A good reason to buy great memory

We’ve all bought the lesser brand before, saving money on various items like cheap CDs and DVDs, or inexpensive headphones, no frills lollies, and the home brand milk. But one area you shouldn’t cut down on costs is memory for your digital camera.

Last weekend, a friend of the family dropped by after their trip to Europe and said their memory card didn’t work. The story they recanted basically went along the lines of this:

They had been on vacation, snapping photos here and there on their new digital camera, and after filling the card, they wanted to take the images off and upload them to a computer or tablet.

Back at the hotel, there was a problem, with the card reader reporting that there was nothing on the memory. Two thousand images gone, just like that.

They took the card out of the reader and put it back in, but still nothing, resigning themselves to the fact that the images may be lost forever, and waiting until they returned to Australia where a person familiar with fixing tech problems could take a look at the problem.

Any memory card can fail, but you can usually expect it from brands you've never heard of.

So why did this happen?

There are lots of reasons why memory cards can fail, with some of them stemming from quick removal of cards, poorly made card readers, and even low grade memory used in the production of cheaper cards. Ultimately, you should back up the images as soon as you can, not leaving the card to be the sole place where the pictures reside.

Unfortunately, quite a few of these cards come from brands with little or no history in the storage space, grabbing excess memory wafer and producing them at a cost to try to undercut the big names.

“Brands are able to offer these products at a discount because they generally do not provide the support that the major brands do,” said Richard Clarke, Sales Manager for Lexar Media in the Australia and New Zealand region.

“We’re not about to put anything but the best components in our drives and cards, and are very passionate about being able to produce world leading products on an ongoing basis.”

Without a support mechanism, you may find it next to impossible to recover images on a decaying card, with no software provided by the company you bought the card from.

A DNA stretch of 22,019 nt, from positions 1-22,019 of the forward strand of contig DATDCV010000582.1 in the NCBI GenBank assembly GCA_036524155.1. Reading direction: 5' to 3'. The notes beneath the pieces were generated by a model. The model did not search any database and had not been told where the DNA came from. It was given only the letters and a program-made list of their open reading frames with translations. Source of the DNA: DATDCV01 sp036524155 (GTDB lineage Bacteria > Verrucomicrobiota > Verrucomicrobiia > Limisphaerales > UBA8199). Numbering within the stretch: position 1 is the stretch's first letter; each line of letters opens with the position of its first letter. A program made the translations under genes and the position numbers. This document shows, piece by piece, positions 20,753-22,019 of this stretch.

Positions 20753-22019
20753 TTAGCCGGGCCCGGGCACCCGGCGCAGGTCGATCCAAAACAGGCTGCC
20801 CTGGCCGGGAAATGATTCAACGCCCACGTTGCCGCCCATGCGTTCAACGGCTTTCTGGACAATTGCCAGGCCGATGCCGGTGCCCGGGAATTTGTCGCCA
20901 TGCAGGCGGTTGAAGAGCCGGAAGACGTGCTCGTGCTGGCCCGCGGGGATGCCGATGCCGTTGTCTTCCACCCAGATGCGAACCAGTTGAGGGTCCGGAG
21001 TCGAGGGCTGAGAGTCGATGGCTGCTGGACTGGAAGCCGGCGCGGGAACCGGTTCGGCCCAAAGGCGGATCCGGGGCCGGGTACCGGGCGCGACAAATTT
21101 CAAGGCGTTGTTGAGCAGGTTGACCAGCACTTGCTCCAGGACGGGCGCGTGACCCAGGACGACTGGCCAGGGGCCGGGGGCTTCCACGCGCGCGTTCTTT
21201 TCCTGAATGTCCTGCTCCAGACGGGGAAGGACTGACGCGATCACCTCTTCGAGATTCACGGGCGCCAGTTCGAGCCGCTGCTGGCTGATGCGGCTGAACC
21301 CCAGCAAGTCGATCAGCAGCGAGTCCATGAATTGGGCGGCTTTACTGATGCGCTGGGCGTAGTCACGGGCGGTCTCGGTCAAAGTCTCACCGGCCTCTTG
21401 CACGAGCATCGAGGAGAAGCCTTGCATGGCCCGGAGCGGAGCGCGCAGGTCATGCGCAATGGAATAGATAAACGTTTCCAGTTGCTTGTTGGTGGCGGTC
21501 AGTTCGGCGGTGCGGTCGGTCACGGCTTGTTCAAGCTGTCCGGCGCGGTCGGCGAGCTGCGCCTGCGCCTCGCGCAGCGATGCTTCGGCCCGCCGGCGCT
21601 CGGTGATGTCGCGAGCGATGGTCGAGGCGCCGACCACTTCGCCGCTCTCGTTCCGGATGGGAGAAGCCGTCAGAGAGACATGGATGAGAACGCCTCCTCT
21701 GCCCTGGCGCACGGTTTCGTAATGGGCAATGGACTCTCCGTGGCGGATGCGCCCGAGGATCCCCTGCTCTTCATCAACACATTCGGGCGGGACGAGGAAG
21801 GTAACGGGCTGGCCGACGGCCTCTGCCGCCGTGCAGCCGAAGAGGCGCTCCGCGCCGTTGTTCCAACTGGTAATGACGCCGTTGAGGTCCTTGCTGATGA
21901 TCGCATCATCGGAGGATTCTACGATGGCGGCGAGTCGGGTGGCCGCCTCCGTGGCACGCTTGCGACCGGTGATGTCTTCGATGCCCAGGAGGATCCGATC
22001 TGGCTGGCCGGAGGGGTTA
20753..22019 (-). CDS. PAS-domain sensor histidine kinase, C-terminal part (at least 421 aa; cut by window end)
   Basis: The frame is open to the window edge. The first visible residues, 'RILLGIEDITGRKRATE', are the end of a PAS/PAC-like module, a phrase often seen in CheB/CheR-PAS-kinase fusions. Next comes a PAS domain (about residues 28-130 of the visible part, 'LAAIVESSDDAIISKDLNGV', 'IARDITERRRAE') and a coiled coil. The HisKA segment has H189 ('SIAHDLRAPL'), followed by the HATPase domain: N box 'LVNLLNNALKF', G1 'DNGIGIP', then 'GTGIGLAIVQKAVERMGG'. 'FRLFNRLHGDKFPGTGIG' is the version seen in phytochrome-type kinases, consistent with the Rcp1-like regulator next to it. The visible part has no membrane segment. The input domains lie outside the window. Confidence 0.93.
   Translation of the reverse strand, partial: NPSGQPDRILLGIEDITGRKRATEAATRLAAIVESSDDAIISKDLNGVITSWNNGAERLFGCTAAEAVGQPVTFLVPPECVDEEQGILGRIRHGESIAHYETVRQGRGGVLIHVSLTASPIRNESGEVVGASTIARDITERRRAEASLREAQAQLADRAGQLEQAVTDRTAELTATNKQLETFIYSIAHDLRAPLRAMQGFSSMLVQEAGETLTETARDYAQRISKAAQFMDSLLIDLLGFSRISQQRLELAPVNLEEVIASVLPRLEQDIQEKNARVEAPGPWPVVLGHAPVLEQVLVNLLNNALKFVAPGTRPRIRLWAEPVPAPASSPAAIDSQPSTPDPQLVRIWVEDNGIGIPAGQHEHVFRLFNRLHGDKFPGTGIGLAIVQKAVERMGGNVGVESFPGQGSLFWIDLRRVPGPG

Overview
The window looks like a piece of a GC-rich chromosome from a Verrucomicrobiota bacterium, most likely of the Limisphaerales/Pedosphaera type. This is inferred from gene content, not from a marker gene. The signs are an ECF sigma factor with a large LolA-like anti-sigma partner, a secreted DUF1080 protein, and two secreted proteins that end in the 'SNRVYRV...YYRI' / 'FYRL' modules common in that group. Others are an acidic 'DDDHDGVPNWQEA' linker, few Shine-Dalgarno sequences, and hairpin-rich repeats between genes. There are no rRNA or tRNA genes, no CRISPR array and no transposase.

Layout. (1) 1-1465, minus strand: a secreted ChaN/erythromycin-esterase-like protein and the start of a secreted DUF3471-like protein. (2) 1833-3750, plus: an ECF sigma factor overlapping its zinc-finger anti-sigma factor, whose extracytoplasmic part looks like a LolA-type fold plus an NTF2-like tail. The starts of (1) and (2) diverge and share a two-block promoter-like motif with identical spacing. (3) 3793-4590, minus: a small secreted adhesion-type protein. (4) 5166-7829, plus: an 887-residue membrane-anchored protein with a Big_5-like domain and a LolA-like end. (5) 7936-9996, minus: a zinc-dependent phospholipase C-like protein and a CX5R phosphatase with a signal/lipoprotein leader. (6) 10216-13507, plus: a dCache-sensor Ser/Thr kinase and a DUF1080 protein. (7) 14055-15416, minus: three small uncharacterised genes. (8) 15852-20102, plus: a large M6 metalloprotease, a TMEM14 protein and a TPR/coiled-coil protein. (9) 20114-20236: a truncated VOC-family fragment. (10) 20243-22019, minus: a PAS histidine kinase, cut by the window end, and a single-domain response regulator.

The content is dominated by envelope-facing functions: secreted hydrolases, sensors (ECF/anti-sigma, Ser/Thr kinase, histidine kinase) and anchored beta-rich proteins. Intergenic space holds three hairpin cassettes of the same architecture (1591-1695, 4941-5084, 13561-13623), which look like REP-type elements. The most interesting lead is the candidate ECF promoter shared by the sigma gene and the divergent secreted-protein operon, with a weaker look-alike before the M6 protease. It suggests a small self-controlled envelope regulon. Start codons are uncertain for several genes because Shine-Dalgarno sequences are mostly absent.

But it’s more than just poor support that can stop a card from surviving, with memory testing going on at the major manufacturers.

“SanDisk conducts rigorous testing on its products,” said SanDisk’s George Saad, Country Manager for SanDisk ANZ. “The cards are waterproof, temperature proof, X-Ray proof, and shock and vibration proof.”

If your card hasn’t been tested for these conditions, it’s possible that moisture, cold, or excess shock could have killed the card, causing the memory to weaken and your images to disappear.

So the obvious question is once it’s happened, how do you fix it?

The first thing you need to do is stop using the card. Do not pass go, do not collect $200, and do not under any circumstances write more information to the card.

Take it out, place it somewhere safe (like the case it came in), and don’t use it until you’re near a computer.

You'll want to use a card reader when you're trying to salvage a card.

When you eventually get to a Windows or Mac computer that you can use for a long period of time, grab a card reader and plug it in. If your computer doesn’t recognise the card, ignore it. Don’t format or write anything to the card, and instead, find some software that can actually assist you by scanning beyond the surface of the memory.

Lexar’s own tool “Image Rescue” is one such option, offering a trial for both its Windows and Mac versions of the software, and even including a license for the application with some of its memory cards.

Other applications may do a better job depending on what has happened, with success found in free tools from PC Inspector and Zero Assumption Recovery, or paid apps Recuva and CardRecovery.

The downside of having memory die is that there’s no guarantee available here, and no sure fire way for someone to say “yes, we can save the photos on your card”. You just have to run the apps and hope for the best.